AAFP leaders advocate for improved access to primary care and more this month on Capitol Hill

Tags: AAFP Federal Advocacy Team, primary care access, prior authorization, administrative burden

By AAFP’s Federal Advocacy Team

On October 12, AAFP’s president, president-elect, and board chair traveled to Washington D.C., to meet with members of Congress and their staff to advocate for key AAFP legislative priorities. Here’s what they discussed:

Stop Medicare payment cuts

  • AAFP leadership urged Congressional members to act before the end of this year to stop impending Medicare payment cuts and work toward long-term solutions for sustainable physician payment.

  • They pressed support for the bipartisan Supporting Medicare Providers Act of 2022 (H.R. 8800) to offset the 4.5% cut to the Medicare conversion factor for 2023 and enact a positive annual payment update based on the Medicare Economic Index to account for increased physician practice costs and inflation.

  • See also: The AAFP and more than 100 other health groups are urging Congress to enact meaningful reforms to stabilize Medicare physician payment and protect beneficiaries’ access to care.

Prior authorization reform

  • AAFP leadership thanked House members for passing the Improving Seniors’ Timely Access to Care Act (H.R. 3173/S. 3018), which would reduce administrative tasks that interfere with and delay patient care by streamlining prior authorization in Medicare Advantage plans. They encouraged the Senate to swiftly pass this important legislation before the end of this year to ensure seniors in Medicare Advantage plans have timely, equitable access to care.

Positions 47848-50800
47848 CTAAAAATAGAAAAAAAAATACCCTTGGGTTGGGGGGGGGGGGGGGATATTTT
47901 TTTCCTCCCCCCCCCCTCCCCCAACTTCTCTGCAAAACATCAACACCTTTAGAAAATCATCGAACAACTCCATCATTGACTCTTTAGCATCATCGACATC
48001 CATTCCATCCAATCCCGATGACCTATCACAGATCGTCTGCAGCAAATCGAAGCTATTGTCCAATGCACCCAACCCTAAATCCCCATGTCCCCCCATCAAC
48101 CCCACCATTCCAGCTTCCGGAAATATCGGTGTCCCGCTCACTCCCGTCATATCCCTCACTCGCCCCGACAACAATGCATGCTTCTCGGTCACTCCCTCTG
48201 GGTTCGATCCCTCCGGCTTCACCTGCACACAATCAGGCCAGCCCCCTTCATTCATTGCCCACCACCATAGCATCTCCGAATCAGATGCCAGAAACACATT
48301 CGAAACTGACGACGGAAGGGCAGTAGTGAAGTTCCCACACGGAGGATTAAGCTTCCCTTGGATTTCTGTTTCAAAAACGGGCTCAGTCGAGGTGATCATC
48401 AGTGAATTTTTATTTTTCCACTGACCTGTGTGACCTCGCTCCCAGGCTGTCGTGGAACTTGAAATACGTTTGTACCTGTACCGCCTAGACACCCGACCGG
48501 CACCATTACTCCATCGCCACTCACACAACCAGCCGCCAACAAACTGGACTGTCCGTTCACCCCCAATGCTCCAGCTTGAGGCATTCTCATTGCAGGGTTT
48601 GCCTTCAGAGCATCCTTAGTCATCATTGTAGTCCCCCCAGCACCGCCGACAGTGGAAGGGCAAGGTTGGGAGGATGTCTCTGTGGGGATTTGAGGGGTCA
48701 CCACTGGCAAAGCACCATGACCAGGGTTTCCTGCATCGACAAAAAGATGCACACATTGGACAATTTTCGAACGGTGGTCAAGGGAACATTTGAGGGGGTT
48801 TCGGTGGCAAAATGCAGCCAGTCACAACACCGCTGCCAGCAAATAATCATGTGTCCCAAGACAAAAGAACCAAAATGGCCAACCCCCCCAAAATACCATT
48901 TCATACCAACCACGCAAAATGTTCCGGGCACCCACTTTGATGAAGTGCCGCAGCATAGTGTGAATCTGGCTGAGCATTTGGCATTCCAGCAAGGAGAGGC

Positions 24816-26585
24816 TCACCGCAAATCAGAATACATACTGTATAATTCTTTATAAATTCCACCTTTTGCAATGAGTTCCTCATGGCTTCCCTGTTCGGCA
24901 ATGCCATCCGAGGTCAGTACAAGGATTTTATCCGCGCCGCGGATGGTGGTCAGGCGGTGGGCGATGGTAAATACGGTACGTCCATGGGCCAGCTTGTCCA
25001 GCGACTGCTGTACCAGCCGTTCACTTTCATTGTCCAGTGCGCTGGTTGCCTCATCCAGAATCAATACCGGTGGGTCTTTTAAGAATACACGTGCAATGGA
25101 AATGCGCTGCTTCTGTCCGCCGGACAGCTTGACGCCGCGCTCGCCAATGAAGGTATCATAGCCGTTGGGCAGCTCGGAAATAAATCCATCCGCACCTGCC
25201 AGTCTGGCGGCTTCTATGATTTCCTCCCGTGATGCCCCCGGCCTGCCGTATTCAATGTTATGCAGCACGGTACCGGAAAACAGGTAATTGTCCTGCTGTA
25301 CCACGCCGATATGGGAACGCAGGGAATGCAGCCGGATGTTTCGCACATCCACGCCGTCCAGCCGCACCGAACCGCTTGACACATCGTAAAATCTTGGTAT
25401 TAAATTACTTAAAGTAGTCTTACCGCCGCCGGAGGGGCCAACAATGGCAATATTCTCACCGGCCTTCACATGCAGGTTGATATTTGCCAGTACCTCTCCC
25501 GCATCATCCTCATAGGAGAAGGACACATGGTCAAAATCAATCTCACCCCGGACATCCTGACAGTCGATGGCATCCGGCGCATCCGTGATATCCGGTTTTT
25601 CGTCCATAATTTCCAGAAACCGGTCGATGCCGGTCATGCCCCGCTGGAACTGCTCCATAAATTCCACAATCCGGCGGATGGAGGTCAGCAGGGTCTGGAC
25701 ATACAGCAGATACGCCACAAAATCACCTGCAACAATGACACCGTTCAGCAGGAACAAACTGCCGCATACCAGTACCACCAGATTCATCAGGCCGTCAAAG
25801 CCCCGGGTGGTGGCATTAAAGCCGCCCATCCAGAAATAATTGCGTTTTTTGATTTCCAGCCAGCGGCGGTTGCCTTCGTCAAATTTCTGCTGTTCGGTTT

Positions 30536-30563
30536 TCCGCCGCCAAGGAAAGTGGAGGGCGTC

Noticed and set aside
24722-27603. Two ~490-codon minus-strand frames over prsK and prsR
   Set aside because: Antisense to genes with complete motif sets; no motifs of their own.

Child and adolescent health groups sound the alarm on mental health crisis

Why it matters:

Last October, the AAFP joined the American Academy of Pediatrics, the American Academy of Child and Adolescent Psychiatry, and the Children’s Hospital Association in declaring children’s mental health a national emergency. One year later, the AAFP and our partners are calling for further legislative action to address this crisis.  

Family physicians and their primary care colleagues play a critical role in identifying mental health conditions, ensuring equitable access to mental health care, and reducing the stigma of mental illness. Without family physicians, the nearly one in five U.S. adults who experience some form of mental illness each year may go untreated.

What we’re working on:

Conrad 30 Program essential to strengthen primary care workforce

Why it matters:

The Conrad 30 Waiver Program allows foreign physicians trained in the U.S. to remain in the U.S. without having to return home if they agree to practice in an underserved area for three years. Many communities, including rural and low-income areas, have problems meeting their patient care needs and depend on the physicians in this program to provide health care services.

The Conrad 30 program was temporarily extended through December 16, 2022, as part of the most recent continuing resolution, but additional action is needed to maintain and expand the program.